Indeed, when the modern European explorer set out and saw the bounty of plentiful earth that surrounded him in the new land, the industrial boom was only a short time away, historically speaking.  The Great War sprang up and changed the face of our world culture forever.  Before long major cities of thousands were tens of thousands and hundreds of thousands, man and his iron and steel set forth to build earthly temples up to the sky, large pointed fingers, (or perhaps some other appendage) monuments to our belief that we are all powerful and our terrestrial prowess was limitless.  What not to love about that sentiment!  In the far reaches of our minds, we have been blessed with a infinite range where the waves of thought lap against our imagination, the reaction a series of intricate circles spreading out like light eventually diffusing in to the deep blue abyss.  The monuments we build in our minds, temples of psyche and personality can live on forever in our the infinite, but how often do we feel the frail human body pale in comparison to the dangerous and unsuitable temporal housing of our cities and towns?

A modest cabin that develops a leak is undoubtedly a quick fix, but what about man’s urban decay, a blight and hideous aperture  where we could all slip though one day, falling into the crevasse of our own doing?  No no my friends and fellow community.  We are orchestrators of great accomplishment and massive achievement.  When we see the pass of by-gone industry, it is the same as the bulging Dahlia flowers in July that eventually turn brown and wilt in November.  The bulb that keeps industry and Dahlia’s alive through the Winter months, the bulb that contains the abyss of potential is a special gift we have in connection with the world.  Although we are only tender flesh and brittle bone on the inside, even when we may turn brown one day and proceed into the ground, we come back in a new season with new flowers of creation, perhaps even new industry.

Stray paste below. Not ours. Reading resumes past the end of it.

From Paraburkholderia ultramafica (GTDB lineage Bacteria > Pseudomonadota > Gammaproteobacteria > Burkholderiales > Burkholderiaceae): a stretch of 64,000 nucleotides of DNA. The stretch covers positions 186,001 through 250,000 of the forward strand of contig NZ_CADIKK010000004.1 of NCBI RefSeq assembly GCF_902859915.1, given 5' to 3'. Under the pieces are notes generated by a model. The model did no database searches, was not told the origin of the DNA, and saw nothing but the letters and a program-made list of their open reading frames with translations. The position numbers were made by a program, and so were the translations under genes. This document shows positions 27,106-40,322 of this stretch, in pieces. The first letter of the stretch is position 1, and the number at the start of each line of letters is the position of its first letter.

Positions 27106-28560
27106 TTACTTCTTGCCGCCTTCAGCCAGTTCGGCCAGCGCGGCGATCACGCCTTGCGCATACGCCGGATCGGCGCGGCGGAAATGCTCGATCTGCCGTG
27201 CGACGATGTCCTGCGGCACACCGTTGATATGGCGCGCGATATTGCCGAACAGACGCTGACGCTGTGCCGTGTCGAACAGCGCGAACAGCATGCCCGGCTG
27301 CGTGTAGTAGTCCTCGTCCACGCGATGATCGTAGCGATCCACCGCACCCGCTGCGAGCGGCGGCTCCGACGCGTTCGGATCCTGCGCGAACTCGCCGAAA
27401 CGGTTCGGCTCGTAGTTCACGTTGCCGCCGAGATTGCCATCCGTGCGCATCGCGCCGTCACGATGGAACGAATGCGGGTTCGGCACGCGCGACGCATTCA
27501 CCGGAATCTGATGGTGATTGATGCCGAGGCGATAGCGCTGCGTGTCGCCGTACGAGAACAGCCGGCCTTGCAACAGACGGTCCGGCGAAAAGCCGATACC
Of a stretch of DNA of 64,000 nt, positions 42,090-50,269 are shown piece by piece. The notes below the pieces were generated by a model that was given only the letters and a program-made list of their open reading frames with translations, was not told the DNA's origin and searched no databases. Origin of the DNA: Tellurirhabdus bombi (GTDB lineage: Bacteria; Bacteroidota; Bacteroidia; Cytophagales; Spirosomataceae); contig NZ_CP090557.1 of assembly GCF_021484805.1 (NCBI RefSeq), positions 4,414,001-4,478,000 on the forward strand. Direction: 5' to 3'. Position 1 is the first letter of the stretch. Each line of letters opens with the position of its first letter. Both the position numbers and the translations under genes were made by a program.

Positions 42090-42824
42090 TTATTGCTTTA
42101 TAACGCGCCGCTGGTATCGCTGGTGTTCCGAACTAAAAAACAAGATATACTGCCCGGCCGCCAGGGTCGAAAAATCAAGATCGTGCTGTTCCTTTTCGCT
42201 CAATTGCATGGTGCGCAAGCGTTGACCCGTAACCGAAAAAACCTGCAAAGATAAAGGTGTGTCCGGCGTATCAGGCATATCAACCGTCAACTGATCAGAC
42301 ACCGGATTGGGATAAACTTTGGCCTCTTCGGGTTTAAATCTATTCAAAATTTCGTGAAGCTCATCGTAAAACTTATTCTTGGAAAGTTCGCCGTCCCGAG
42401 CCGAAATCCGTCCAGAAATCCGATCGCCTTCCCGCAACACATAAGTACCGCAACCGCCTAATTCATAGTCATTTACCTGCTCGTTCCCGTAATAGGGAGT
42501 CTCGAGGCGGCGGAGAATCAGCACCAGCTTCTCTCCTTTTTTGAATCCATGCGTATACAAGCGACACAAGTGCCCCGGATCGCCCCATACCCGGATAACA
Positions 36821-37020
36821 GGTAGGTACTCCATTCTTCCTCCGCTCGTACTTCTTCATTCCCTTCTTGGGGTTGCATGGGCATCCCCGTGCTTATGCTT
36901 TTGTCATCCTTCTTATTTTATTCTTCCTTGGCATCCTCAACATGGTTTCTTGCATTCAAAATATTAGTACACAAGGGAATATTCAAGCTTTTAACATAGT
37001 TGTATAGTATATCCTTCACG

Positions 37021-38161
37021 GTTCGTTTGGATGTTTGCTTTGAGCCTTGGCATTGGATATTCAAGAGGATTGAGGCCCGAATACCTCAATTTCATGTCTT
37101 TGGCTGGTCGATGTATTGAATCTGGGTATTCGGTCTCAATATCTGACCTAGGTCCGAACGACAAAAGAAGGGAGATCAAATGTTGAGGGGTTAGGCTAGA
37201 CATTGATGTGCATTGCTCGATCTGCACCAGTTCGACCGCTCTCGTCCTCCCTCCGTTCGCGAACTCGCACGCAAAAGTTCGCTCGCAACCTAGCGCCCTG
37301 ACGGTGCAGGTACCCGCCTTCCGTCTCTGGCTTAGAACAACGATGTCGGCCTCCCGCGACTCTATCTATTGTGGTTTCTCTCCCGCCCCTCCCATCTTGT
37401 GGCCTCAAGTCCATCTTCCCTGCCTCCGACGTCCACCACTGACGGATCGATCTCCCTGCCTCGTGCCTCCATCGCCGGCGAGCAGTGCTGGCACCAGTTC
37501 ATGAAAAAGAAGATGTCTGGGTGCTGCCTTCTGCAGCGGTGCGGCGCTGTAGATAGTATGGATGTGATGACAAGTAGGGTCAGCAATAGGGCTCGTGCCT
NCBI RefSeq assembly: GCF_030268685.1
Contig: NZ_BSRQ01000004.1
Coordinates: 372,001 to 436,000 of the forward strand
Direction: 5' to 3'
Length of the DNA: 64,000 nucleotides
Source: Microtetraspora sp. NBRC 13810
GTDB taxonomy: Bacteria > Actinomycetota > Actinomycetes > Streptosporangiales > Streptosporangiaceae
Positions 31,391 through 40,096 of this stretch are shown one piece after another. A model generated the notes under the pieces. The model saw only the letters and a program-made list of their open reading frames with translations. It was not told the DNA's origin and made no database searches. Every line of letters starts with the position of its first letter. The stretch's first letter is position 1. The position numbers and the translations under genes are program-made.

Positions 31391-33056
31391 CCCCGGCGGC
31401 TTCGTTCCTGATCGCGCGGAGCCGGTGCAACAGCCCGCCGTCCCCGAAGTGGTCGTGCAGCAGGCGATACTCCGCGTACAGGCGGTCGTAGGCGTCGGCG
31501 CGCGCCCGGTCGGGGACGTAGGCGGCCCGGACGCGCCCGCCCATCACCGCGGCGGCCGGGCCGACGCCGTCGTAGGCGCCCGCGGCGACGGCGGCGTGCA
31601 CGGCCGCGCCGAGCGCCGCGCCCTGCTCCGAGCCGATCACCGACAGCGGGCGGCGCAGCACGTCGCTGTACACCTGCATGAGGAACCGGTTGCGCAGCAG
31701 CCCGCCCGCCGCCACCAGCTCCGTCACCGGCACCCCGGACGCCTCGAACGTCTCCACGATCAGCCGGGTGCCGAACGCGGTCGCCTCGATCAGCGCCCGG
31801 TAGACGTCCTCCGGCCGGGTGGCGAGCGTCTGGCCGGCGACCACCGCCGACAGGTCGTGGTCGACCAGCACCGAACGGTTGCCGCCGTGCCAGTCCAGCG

I find the work of  Miru Kim  to be a stunning contrast of what we build and how it can feel as directly opposed towards our natural state.  The photos contain a wealth of insight and alienation, fear and confusion.  However, they also express a profound sense of our own tender state as humans.  Below are some of my favorites from her “Naked Spleen” collection:

We are so fragile and our time here limited, best to be where you feel most safe and at peace.  It is fear, alienation and aggression that is turning the world upside down in so many ways.  But there is also an infinite amount of room to be at once positive, and generously giving with your heart, spirit and soul.  Let these harsh images be reminders of all the love and understanding you have been given this year and in the past so that we can remain to be open-eyed, looking out over a stand of trees towards the horizon of our next adventure.